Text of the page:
doi:10.1186/1471-2091-8-27
PMCID: PMC2225408  PMID: 18093314
4.  Glutathionylation of beta-actin via a cysteinyl sulfenic acid intermediary 
BMC Biochemistry  2007;8:26.
Background
Cysteinyl residues in actin are glutathionylated, ie. form a mixed disulfide with glutathione, even in the absence of exogenous oxidative stress. Glutathionylation inhibits actin polymerization and reversible actin glutathionylation is a redox dependent mechanism for regulation of the cytoskeleton structure. The molecular mechanism that mediates actin glutathionylation in vivo is unclear.
Results
We have studied glutathionylation of α- and β-actin in vitro using an enzyme-linked immunosorbant assay with a monoclonal anti-glutathione antibody. α- and β-actin were both glutathionylated when incubated with reduced glutathione (GSH) combined with diamide as a thiol oxidant. However, β-actin was also glutathionylated by both glutathione disulfide (GSSG) and GSH in the absence of diamide whereas α-actin was poorly glutathionylated by GSH or GSSG. Glutathionylation of β-actin by GSSG is likely to be mediated by a thiol-exchange mechanism whereas glutathionylation by GSH requires thiol oxidation. β-actin glutathionylation by GSH was inhibited by arsenite and dimedone suggesting that the mechanism involved formation of a cysteinyl sulfenic acid residue in β-actin.
Conclusion
We conclude that glutathionylation of β-actin may occur via spontaneous oxidation of a cysteinyl residue to a sulfenic acid that readily reacts with GSH to form a mixed disulfide. We also show that the reactivity and oxidation to a reactive protein thiol intermediary differ between different actin isoforms.
doi:10.1186/1471-2091-8-26
PMCID: PMC2228301  PMID: 18070357
5.  Metabolic signature of breast cancer cell line MCF-7: profiling of modified nucleosides via LC-IT MS coupling 
BMC Biochemistry  2007;8:25.
Background
Cancer, like other diseases accompanied by strong metabolic disorders, shows characteristic effects on cell turnover rate, activity of modifying enzymes and DNA/RNA modifications, resulting also in elevated amounts of excreted modified nucleosides. For a better understanding of the impaired RNA metabolism in breast cancer cells, we screened these metabolites in the cell culture supernatants of the breast cancer cell line MCF-7 and compared it to the human mammary epithelial cells MCF-10A. The nucleosides were isolated and analyzed via 2D-chromatographic techniques: In the first dimension by cis-diol specific boronate affinity extraction and subsequently by reversed phase chromatography coupled to an ion trap mass spectrometer.
Results
Besides the determination of ribonucleosides, additional compounds with cis-diol structure, deriving from cross-linked biochemical pathways, like purine-, histidine- and polyamine metabolism were detected. In total, 36 metabolites were identified by comparison of fragmentation patterns and retention time. Relation to the internal standard isoguanosine yielded normalized area ratios for each identified compound and enabled a semi-quantitative metabolic signature of both analyzed cell lines.
13 of the identified 26 modified ribonucleosides were elevated in the cell culture supernatants of MCF-7 cells, with 5-methyluridine, N2,N2,7-trimethylguanosine, N6-methyl-N6-threonylcarbamoyladenosine and 3-(3-aminocarboxypropyl)-uridine showing the most significant differences. 1-ribosylimidazole-4-acetic acid, a histamine metabolite, was solely found in the supernatants of MCF-10A cells, whereas 1-ribosyl-4-carboxamido-5-aminoimidazole and S-adenosylmethionine occurred only in supernatants of MCF-7 cells.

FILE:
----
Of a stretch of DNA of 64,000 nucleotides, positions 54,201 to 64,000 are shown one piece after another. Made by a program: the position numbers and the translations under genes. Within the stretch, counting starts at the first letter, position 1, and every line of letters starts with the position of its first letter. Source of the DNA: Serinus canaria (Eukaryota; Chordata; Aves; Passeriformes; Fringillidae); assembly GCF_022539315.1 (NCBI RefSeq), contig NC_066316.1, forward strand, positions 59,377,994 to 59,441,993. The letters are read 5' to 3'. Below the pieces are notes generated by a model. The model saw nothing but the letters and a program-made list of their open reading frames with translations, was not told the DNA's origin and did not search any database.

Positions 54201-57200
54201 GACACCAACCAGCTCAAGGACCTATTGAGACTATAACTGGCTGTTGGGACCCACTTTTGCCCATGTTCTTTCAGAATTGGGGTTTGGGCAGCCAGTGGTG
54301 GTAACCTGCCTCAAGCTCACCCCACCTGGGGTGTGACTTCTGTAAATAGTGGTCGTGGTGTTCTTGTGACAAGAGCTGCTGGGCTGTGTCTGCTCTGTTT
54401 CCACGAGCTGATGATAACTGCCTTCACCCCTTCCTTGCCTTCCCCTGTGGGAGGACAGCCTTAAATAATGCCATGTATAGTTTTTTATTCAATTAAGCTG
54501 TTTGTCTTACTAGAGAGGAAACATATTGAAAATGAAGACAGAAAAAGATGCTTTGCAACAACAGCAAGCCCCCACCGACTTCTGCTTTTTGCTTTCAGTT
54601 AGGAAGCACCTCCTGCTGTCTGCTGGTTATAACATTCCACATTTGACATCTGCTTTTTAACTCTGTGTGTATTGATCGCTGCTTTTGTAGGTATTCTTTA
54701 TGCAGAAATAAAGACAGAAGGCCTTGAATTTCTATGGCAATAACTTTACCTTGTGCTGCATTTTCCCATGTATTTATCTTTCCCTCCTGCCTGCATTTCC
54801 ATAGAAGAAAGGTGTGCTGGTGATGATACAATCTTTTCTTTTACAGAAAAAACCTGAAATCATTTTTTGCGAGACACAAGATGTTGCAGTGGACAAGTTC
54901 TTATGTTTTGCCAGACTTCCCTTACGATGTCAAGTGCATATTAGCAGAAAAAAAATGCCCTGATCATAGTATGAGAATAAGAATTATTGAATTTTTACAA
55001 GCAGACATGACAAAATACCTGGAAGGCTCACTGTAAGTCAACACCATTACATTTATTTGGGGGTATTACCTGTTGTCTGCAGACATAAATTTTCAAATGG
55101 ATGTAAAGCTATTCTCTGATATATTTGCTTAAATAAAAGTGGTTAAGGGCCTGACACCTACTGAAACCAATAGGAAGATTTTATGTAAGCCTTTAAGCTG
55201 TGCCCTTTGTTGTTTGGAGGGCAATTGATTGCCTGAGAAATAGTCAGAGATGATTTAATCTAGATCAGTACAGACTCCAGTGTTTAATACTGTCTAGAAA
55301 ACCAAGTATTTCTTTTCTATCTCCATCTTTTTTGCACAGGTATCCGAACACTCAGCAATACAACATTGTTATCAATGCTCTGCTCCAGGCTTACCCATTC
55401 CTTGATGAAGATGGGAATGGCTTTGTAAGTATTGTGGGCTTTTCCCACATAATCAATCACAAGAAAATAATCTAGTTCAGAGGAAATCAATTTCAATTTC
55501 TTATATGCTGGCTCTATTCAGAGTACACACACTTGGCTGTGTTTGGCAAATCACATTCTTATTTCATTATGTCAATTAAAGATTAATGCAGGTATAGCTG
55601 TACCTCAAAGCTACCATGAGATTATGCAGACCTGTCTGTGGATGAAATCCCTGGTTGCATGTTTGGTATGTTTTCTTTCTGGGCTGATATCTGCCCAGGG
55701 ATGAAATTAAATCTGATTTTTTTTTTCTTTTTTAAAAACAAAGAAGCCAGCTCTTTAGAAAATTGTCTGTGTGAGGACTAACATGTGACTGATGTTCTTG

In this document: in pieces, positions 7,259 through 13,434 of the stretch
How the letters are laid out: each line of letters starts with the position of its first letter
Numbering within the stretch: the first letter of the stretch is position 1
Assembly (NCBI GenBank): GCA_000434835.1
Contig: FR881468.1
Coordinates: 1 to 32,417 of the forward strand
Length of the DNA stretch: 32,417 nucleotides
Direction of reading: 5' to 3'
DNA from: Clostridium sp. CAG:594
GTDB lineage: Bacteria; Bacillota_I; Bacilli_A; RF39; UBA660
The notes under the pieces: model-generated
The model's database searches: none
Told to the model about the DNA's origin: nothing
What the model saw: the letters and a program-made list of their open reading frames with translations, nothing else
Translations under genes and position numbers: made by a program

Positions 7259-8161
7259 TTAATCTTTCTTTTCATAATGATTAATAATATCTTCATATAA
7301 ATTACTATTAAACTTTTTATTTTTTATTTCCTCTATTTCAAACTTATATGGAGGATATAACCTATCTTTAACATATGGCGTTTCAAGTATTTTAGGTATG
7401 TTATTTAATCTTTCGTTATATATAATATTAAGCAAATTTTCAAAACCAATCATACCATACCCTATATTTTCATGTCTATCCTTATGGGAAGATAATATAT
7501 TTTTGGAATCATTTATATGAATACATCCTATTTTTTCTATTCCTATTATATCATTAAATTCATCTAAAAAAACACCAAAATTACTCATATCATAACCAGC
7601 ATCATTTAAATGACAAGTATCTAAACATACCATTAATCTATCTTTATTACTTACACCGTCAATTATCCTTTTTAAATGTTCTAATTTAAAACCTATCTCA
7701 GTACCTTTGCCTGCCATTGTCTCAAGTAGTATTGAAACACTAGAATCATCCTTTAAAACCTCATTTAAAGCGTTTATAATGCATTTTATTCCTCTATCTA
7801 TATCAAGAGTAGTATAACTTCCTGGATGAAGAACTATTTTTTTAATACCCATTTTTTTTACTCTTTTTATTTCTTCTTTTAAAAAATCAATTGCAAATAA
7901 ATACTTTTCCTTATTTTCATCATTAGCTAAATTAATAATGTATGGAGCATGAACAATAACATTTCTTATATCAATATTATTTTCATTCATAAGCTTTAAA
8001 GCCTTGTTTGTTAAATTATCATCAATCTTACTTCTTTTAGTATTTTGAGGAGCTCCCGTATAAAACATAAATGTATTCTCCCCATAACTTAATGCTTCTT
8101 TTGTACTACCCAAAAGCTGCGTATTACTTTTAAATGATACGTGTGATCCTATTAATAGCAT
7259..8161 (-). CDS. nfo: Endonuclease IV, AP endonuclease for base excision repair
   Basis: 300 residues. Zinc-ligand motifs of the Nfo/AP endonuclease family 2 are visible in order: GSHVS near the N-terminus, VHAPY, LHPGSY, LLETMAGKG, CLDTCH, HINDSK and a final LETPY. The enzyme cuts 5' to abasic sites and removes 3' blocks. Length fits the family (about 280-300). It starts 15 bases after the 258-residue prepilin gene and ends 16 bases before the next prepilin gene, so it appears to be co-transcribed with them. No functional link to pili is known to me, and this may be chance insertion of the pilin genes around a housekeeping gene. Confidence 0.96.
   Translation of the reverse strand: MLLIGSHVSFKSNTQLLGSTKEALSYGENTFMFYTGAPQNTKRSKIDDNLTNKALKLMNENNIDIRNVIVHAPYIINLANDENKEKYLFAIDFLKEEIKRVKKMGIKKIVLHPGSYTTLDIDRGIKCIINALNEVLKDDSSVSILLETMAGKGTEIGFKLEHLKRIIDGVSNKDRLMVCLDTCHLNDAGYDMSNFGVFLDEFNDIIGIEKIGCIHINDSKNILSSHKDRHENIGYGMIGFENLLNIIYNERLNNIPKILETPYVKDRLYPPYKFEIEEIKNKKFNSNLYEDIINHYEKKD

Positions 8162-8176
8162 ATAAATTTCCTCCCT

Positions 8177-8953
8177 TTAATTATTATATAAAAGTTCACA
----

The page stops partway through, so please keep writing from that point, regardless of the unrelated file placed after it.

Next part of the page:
Conclusion
The obtained results are discussed against the background of pathological changes in cell metabolism, resulting in new perspectives for modified nucleosides and related metabolites as possible biomedical markers for breast carcinoma in vivo.
doi:10.1186/1471-2091-8-25
PMCID: PMC2219991  PMID: 18047657
6.  Roles and potential therapeutic targets of the ubiquitin proteasome system in muscle wasting 
BMC Biochemistry  2007;8(Suppl 1):S7.
Muscle wasting, characterized by the loss of protein mass in myofibers, is in most cases largely due to the activation of intracellular protein degradation by the ubiquitin proteasome system (UPS). During the last decade, mechanisms contributing to this activation have been unraveled and key mediators of this process identified. Even though much remains to be understood, the available information already suggests screens for new compounds inhibiting these mechanisms and highlights the potential for pharmaceutical drugs able to treat muscle wasting when it becomes deleterious. This review presents an overview of the main pathways contributing to UPS activation in muscle and describes the present state of efforts made to develop new strategies aimed at blocking or slowing muscle wasting.
Publication history: Republished from Current BioData's Targeted Proteins database (TPdb; ).
doi:10.1186/1471-2091-8-S1-S7
PMCID: PMC2106371  PMID: 18047744
7.  HECT E3s and human disease 
BMC Biochemistry  2007;8(Suppl 1):S6.
In a simplified view, members of the HECT E3 family have a modular structure consisting of the C-terminal HECT domain, which is catalytically involved in the attachment of ubiquitin to substrate proteins, and N-terminal extensions of variable length and sequence that mediate the substrate specificity of the respective HECT E3. Although the physiologically relevant substrates of most HECT E3s have remained elusive, it is becoming increasingly clear that HECT E3s play an important role in sporadic and hereditary human diseases including cancer, cardiovascular (Liddle's syndrome) and neurological (Angelman syndrome) disorders, and/or in disease-relevant processes including bone homeostasis, immune response and retroviral budding. Thus, molecular approaches to target the activity of distinct HECT E3s, regulators thereof, and/or of HECT E3 substrates could prove valuable in the treatment of the respective diseases.